In a bizarre press conference on Monday, a group of El Salvadorian team members played an audio recording of a man claiming to offer the players money by the minute if they beat Canada, or fall to them in a one goal loss. Anything else would void the deal.
Nelson Bonillo, El Salvador's captain, says the players were vehemently against accepting the bribe.
A fan of El Salvador holds up objects with his nation's colors during a 2018 World Cup qualifier soccer match against Mexico in San Salvador, El Salvador on Friday, Sept. 2, 2016. (AP / Salvador Melendez)
"With respect to what we just heard, we want to make clear that we're against this anything like this act. We want to be very transparent in front of the public about anything happening with the national team and want to disassociate ourselves from whatever bad impression this event could cause," he said in a statement.
CONCACAF said in a statement that "is aware of the claims made by El Salvador's national team in relation to their upcoming qualifying match for the 2018 FIFA World Cup" and is looking into the matter.
The offer comes with Canada needing a blow-out win to have any hope of advancing to the final stage of qualifying for the next World Cup.
The bribe is alleged to have been offered by a Honduran, whose national team sits in second place in the group standings and would benefit from a Canadian loss.
El Salvador currently sits at the bottom of the qualifying group with three losses and two draws. They also have the worst goal differential in the group and have been eliminated from advancing to the next stage.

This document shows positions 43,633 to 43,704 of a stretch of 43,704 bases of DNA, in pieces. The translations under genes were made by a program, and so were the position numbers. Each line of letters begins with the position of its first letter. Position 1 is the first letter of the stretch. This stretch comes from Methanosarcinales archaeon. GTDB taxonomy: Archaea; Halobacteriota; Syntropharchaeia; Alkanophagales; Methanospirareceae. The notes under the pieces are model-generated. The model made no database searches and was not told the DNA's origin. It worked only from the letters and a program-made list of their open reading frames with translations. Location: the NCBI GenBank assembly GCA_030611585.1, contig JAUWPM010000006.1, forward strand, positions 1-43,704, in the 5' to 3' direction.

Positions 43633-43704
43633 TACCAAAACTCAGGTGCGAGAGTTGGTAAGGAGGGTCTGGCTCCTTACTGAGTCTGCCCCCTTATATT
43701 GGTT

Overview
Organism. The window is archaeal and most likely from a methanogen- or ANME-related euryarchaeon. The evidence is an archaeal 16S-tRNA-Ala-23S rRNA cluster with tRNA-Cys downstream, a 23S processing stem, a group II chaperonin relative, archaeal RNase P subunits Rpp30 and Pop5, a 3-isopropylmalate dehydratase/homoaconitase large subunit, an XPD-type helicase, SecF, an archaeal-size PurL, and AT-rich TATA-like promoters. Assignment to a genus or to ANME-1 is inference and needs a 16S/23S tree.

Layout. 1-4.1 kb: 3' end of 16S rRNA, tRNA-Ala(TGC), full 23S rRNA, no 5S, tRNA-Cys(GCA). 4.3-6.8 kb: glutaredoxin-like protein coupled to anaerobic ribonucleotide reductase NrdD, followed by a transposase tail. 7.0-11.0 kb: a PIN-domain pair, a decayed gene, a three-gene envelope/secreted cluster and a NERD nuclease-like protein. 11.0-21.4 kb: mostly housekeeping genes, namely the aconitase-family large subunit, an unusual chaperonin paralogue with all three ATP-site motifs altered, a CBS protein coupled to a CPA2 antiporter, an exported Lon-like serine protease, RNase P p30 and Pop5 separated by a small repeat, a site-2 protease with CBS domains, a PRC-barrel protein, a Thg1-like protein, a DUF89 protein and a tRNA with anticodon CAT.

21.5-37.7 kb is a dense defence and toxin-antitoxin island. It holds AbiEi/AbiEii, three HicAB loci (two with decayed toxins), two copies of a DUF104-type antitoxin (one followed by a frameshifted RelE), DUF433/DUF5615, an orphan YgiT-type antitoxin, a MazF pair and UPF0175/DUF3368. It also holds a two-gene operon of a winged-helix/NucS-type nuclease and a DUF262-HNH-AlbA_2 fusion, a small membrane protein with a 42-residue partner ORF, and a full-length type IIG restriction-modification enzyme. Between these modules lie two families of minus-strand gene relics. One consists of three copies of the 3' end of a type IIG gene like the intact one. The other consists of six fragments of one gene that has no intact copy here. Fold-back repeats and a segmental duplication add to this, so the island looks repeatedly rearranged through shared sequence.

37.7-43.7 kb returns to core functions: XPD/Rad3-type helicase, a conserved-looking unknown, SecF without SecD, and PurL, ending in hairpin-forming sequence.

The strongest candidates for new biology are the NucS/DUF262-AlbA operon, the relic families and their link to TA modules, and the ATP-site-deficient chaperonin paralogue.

Mark Rogers, who made seven appearances for Canada and worked as an interim assistant coach for the team, says he's unsurprised by El Salvador's public airing of the bribe attempt.
"They probably receive these types of offers regularly," he told CTV Vancouver. "And by highlighting it, they are hoping they can bring light to this problem and take it straight up to the top."
However, he admits he finds it odd to hear of a bribe being made to help players perform better.
Despite the public outing of the offer, the Central American country has faced a corruption case involving soccer players before.
Three years ago, El Salvador players raided the homes of 11 players in six cities and the country's soccer federation suspended 22 players during an investigation into alleged match-fixing by the national teams.
Eleven players and two foreign businessmen were eventually acquitted in March 2015. However, 14 players were given lifetime bans and eight others were handed suspensions ranging from six months to five years.
Honduras and El Salvador also have a tumultuous history when it comes to the beautiful game.
In 1969, the countries declared war on each other after El Salvador won the best-of-three series to qualify for the 1970 World Cup.
The games had been marred by fighting amongst fans, and following the final game, El Salvador cut diplomatic ties with Honduras. El Salvador declared war two weeks later, with the brief conflict eventually being dubbed the "Football War."